Erik Erikson Stages of Psycho-Social development

Stage 1: Trust vs. Mistrust:

From birth to approximately 18 months of age, during this stage, they are completely helpless at this age, they depend on others to care for them and love them. If they receive good care and love, they learn to trust and will generally feel safe and secure in the world. If they don’t receive good care and love, they struggle to trust and will generally feel insecure and fearful of the world.

Stage 2: Autonomy vs. Shame and Doubt:

From ages 2 to 3 years of age, during this stage if they successfully complete toilet training and are allowed to gain more control over food choices, toy preferences, etc., they will develop autonomy and generally feel more secure and confident. If they feel overly controlled, criticized and fail to gain autonomy in these years, they will generally feel more shame and doubt.

Stage 3: Initiative vs. Guilt:

From ages 3 to 5 years, during this stage, they learn to assert themselves in social settings. If they succeed, they will develop initiative and generally feel more capable. If they feel disccouraged in pursuing independent activities, dismissed, criticized in their efforts, they will generally be left with more guilt, self-doubt and lack of intiative.

Stage 4: Industry vs. Inferiority:

From ages 6 to 11 years, during this stage, if they are encouraged to improve their abilities and if their accomplishments are commended, they are likely to develop a sense of confidence. If they are discouraged, not allowed to demonstrate their skills, receive negative feedback and/or ridiculed by parents, teachers, or peers, they are more likely to doubt their abilities, which may lead to lack of confidence and feeling of inadequacy.

Stage 5: Identity vs. Confusion:

From ages 12 to 18 years, during teenage years, they can receive affirmation of their ideals, values, and sense of self, receive various forms of derision and rejection. Those who have their sense of self positively reinforced develop stronger feelings of independence and control. Those who don’t receive positive reinforcement restricted in their space to explore, they may struggle to identify their purpose or path with feeling of more insecurity and confusion about identity of themselves and their future.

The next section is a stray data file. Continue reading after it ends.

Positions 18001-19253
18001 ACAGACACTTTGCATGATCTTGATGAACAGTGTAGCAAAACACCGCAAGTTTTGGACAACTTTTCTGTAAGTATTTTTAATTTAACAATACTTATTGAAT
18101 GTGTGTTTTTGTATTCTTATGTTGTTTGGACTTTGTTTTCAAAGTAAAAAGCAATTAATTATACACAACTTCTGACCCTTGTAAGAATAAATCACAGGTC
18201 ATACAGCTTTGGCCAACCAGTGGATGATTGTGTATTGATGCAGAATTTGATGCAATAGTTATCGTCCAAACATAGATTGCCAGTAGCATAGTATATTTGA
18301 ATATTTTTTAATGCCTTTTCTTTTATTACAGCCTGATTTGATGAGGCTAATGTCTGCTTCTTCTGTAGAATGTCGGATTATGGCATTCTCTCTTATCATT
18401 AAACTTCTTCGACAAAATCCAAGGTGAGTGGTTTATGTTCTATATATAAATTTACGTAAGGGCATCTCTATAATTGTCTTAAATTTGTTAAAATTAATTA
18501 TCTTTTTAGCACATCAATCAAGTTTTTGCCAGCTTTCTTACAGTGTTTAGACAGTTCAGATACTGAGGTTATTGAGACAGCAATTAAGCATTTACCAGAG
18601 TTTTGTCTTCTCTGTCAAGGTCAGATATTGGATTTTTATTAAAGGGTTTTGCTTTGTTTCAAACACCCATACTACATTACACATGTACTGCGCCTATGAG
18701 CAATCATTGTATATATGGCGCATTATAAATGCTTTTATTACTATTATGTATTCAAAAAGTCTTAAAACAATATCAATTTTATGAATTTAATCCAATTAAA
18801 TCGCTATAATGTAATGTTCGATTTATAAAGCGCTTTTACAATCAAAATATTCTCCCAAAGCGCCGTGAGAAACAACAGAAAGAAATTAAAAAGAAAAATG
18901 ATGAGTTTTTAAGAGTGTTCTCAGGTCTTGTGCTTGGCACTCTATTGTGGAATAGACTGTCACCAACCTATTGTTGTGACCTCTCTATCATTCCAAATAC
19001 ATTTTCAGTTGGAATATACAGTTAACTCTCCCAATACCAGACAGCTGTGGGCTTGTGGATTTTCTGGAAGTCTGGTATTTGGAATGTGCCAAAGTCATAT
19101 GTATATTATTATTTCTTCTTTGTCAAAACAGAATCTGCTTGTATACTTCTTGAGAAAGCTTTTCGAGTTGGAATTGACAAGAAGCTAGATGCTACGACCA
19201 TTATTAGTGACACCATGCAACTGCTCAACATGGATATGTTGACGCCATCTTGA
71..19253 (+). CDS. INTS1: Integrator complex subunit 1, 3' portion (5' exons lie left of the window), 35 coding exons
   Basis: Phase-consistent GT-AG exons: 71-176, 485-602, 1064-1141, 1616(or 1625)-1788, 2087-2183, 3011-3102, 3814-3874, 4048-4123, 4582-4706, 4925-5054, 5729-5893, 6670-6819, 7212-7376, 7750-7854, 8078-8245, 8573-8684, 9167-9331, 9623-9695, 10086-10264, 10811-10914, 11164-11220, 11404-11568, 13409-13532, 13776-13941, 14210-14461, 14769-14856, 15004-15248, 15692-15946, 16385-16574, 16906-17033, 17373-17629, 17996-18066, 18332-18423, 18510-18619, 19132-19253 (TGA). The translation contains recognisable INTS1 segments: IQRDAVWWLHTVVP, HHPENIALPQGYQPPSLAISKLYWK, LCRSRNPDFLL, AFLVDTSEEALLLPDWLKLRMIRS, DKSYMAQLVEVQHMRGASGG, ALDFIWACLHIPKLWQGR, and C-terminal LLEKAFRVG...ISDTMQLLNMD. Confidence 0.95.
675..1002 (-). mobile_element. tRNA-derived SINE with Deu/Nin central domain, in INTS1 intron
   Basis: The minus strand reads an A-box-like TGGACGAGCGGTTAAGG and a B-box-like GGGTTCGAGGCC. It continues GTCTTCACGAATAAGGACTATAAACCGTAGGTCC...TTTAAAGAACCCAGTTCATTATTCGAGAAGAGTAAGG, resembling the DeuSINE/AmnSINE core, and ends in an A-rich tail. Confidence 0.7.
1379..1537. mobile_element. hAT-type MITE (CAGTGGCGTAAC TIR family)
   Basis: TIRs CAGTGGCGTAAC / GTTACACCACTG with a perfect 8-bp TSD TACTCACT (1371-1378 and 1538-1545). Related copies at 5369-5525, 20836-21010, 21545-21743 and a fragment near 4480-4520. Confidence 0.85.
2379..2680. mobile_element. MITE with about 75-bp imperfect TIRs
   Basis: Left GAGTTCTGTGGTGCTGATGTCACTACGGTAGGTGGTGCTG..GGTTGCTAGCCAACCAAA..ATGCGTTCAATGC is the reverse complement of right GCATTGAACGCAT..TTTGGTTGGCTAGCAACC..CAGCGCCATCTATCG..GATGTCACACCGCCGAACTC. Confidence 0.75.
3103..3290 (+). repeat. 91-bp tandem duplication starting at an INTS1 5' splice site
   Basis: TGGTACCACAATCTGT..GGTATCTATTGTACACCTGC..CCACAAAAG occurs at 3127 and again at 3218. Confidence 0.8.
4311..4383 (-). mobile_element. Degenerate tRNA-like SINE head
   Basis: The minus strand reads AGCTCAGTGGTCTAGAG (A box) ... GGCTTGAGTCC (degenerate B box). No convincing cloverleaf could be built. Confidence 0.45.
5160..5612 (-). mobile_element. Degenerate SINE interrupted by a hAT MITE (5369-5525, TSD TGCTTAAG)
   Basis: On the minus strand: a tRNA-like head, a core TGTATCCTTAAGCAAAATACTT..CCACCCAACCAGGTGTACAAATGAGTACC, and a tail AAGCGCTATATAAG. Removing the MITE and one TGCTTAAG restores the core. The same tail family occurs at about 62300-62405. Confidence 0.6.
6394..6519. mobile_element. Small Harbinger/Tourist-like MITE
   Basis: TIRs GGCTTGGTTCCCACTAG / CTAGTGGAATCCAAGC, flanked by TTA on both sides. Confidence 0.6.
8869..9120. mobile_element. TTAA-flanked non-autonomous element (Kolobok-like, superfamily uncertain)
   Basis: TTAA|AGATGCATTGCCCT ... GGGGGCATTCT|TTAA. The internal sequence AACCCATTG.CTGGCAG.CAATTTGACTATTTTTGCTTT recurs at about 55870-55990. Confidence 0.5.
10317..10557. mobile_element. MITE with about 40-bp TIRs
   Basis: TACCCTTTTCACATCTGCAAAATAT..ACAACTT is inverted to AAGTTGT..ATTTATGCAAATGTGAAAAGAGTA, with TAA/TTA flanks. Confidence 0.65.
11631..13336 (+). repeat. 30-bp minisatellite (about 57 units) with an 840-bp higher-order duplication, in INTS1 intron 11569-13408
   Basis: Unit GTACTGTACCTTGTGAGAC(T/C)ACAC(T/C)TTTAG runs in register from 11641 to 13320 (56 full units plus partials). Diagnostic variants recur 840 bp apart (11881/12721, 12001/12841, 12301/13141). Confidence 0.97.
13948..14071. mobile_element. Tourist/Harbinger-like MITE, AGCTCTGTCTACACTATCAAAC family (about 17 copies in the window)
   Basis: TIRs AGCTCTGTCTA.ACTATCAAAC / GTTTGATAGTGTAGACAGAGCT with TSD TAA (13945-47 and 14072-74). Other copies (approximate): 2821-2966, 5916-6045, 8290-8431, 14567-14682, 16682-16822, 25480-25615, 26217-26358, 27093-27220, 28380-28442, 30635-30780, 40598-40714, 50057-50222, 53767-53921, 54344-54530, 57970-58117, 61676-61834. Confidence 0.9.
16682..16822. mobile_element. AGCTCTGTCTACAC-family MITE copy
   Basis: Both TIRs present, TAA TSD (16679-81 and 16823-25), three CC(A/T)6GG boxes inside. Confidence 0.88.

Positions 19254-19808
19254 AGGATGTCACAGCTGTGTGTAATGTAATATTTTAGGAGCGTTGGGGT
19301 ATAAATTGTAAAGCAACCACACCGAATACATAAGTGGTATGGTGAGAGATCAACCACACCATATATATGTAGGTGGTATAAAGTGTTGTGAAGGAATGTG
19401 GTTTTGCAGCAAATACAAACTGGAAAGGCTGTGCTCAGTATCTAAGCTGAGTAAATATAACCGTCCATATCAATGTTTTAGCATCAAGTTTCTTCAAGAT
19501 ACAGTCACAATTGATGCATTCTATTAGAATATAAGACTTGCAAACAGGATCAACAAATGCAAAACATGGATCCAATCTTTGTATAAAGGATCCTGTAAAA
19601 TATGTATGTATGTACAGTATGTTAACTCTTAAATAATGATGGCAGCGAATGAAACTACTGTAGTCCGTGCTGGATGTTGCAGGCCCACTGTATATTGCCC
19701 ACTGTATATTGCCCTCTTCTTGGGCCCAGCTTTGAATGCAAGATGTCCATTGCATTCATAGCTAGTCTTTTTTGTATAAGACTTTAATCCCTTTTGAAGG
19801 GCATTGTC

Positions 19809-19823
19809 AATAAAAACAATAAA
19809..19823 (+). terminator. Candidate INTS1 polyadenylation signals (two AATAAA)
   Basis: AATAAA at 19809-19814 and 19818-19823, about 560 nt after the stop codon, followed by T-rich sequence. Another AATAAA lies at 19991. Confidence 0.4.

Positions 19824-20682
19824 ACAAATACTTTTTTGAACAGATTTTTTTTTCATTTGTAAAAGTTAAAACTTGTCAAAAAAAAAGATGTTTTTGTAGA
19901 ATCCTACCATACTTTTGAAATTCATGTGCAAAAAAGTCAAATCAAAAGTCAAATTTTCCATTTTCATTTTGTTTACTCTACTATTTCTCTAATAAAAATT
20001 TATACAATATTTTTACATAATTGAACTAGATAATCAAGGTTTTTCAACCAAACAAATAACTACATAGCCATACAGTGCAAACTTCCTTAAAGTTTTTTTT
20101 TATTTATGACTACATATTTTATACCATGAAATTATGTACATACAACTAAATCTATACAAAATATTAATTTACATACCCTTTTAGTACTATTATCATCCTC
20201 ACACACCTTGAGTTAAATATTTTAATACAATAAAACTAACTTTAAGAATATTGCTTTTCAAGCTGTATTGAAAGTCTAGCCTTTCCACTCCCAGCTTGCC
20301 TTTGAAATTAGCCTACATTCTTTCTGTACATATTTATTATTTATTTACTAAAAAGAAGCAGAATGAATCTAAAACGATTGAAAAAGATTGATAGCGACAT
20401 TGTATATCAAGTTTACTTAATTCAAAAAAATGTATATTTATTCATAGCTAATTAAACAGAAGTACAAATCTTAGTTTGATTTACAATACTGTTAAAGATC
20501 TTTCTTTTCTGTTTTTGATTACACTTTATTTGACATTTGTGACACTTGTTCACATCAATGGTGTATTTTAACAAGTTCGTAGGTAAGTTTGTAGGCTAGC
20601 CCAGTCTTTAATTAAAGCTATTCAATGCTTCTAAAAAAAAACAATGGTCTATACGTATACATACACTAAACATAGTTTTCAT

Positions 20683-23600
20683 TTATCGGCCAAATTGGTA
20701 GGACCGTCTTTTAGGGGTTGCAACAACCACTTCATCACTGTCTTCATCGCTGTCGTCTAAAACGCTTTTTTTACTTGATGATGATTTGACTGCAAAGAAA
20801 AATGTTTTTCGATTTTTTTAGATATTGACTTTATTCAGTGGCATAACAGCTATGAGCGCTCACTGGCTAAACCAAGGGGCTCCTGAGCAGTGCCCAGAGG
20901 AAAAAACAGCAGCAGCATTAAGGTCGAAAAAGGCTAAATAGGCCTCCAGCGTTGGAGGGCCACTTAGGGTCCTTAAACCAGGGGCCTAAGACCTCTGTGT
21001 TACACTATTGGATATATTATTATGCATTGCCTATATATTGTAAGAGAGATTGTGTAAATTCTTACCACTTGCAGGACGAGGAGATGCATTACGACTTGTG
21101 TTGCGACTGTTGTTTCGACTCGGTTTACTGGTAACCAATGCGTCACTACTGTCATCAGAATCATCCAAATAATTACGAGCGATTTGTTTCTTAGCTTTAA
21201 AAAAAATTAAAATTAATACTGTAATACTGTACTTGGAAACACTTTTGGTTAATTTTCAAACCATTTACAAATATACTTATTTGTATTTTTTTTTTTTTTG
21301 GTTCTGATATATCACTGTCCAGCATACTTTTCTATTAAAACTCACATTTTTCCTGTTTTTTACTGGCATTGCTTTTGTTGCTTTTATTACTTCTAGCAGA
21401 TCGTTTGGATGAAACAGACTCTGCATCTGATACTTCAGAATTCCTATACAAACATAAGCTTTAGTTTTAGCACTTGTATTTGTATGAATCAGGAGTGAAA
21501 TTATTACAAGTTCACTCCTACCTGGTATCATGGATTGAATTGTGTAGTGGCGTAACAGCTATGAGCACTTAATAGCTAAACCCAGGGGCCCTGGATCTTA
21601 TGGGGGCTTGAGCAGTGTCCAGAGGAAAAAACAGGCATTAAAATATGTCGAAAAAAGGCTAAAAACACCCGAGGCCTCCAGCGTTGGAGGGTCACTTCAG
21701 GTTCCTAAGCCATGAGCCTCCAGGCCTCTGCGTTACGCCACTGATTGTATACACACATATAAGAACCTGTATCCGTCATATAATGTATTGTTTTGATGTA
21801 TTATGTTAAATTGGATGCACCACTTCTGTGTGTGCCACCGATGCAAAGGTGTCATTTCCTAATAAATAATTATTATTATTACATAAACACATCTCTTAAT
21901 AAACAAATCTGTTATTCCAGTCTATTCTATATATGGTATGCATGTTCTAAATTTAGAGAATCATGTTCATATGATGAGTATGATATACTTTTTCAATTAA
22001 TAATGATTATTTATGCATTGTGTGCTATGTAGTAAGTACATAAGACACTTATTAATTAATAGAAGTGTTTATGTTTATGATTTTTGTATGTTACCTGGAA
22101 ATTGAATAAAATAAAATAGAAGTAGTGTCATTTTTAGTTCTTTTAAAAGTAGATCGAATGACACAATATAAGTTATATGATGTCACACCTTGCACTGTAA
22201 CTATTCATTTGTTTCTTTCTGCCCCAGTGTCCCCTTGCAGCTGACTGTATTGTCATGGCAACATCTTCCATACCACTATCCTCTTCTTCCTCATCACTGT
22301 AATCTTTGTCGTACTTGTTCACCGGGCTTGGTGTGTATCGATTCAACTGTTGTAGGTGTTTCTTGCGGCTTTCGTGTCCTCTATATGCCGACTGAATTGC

Stage 6: Intimacy vs. Isolation:

From ages 19 to 40 years, during this stage, the focus is developing intimate, loving relationships with others through close, committed relationships in their early adulthood, their lifelong relationships are more likely to be enduring and secure. Because each stage of development builds upon the others, the ability to form strong and committed relationships is closely tied to whether or not they developed a strong sense of self in their teen years. Those without a strong sense of self are more likely to have less-committed relationships and suffer isolation and loneliness.

Stage 7: Generativity vs. Stagnation:

From ages 40 to 65 years, the focus is more on building their lives premirely through carrers, families and contribution to society, if they succeed in building a good and productive life, they are likely to feel like they are contributing to the world. If they fail to build a good and productive life, they are likely to feel uninvolved in the world, leading to self absoption, lack of growth and feeling of emptiness.

Stage 8: Integrity vs. Despair:

From ages 65 to death, in their later years, they tend to look back on life, taking inventory of what they have achieved or unachieved. If they can develop a sense of pride in their accomplishments, they are likely to feel satisfied. If they fail to develop this pride, they are likely to feel they have wasted their life, failed to achieve their goal, have made poor decisions they may experince despair.

Latif Ziyar MD

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